In my directed reading course we divided the texts into four groupings: Ideological criticism, Christological, Biblical, and Eschatological (Kingdom). These groups represent attempts to develop a theology of praxis from various starting points. My initial observation is that many evangelicals want to start with the Bible to do develop their theology. There is a problem with the Bible as the starting point, namely "who's reading of the Bible are you going to use?" However, as an evangelical I also feel that there needs to be a committement to the Bible in the process of building a theology of praxis. I'm going to start with the notion that it is not the reading that is primary, but the context in which that reading is being done. This is James Cochrane's proposition in Circles of Dignity (an excellent read BTW). The thing is we do this anyway. We read in a context. We look, especially those of us from a preaching tradition, for application of the texts we read. This is the process of developing what Schreiter calls a 'local theology' (Cochrane calls it an incipient theology). By taking this process of local theology construction seroiusly, we can begin to develop context appropriate ways of reading the Bible to construct a theology of praxis. At least that is my initial intuition, I'll probably adjust it as I look back at my own assumptions, especially concerning the context in which I read the Bible.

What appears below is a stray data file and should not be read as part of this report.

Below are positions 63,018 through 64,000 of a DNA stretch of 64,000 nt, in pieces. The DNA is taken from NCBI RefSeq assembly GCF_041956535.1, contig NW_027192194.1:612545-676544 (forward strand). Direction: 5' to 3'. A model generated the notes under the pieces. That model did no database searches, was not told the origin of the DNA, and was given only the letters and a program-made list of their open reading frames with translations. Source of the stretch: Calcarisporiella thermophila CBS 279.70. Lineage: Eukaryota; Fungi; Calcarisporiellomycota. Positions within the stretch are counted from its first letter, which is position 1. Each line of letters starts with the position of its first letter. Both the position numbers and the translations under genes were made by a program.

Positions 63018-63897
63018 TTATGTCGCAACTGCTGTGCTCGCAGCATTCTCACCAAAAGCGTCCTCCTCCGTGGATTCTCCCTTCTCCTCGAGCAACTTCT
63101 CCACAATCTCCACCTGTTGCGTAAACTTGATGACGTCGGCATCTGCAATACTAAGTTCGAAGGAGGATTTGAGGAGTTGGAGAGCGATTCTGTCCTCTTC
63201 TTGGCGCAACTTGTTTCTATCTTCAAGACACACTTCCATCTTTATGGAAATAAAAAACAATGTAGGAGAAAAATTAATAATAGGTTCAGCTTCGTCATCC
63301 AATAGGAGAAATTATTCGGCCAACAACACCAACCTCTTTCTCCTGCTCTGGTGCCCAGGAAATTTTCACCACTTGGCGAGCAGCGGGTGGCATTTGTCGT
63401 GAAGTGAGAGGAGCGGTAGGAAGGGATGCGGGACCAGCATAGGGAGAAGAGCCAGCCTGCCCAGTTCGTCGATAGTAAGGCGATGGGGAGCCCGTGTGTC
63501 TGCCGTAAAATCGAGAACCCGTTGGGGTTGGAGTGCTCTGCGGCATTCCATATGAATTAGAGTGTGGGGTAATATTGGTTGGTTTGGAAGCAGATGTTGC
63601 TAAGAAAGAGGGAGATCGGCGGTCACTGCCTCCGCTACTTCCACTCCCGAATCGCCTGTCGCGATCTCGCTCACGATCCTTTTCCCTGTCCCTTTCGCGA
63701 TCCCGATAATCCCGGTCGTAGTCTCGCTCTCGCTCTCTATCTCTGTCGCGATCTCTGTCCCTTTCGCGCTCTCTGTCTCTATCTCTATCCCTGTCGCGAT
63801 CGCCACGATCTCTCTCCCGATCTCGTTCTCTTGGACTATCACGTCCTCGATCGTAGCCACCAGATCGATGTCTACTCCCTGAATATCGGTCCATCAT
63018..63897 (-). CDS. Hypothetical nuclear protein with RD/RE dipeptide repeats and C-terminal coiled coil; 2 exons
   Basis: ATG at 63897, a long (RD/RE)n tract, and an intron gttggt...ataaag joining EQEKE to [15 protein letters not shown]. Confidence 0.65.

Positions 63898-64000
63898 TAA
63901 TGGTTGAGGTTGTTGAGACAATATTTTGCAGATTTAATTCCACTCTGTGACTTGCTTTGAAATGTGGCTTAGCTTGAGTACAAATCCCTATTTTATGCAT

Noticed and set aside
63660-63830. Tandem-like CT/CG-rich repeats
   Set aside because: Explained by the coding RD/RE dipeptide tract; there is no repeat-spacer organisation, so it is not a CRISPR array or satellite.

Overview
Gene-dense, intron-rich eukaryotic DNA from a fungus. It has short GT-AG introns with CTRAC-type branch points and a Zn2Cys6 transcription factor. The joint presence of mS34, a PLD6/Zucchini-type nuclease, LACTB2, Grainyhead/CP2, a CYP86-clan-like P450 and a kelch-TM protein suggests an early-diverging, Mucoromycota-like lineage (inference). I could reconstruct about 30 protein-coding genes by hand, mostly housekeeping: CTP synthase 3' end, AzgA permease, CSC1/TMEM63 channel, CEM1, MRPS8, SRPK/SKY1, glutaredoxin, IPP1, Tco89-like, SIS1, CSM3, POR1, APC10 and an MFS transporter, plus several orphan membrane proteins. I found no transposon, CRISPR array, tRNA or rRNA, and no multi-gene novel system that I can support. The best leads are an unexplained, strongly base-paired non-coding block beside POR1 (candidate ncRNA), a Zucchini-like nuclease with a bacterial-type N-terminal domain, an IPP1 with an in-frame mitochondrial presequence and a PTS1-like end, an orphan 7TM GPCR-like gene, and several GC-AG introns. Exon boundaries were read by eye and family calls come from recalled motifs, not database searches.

If the Bible is the definitive authority for faith and life, as many of us evangelicals claim it is, then the onus is on us to pay close attention to how we read and employ the Bible in seeking to understand our faith committment to this world.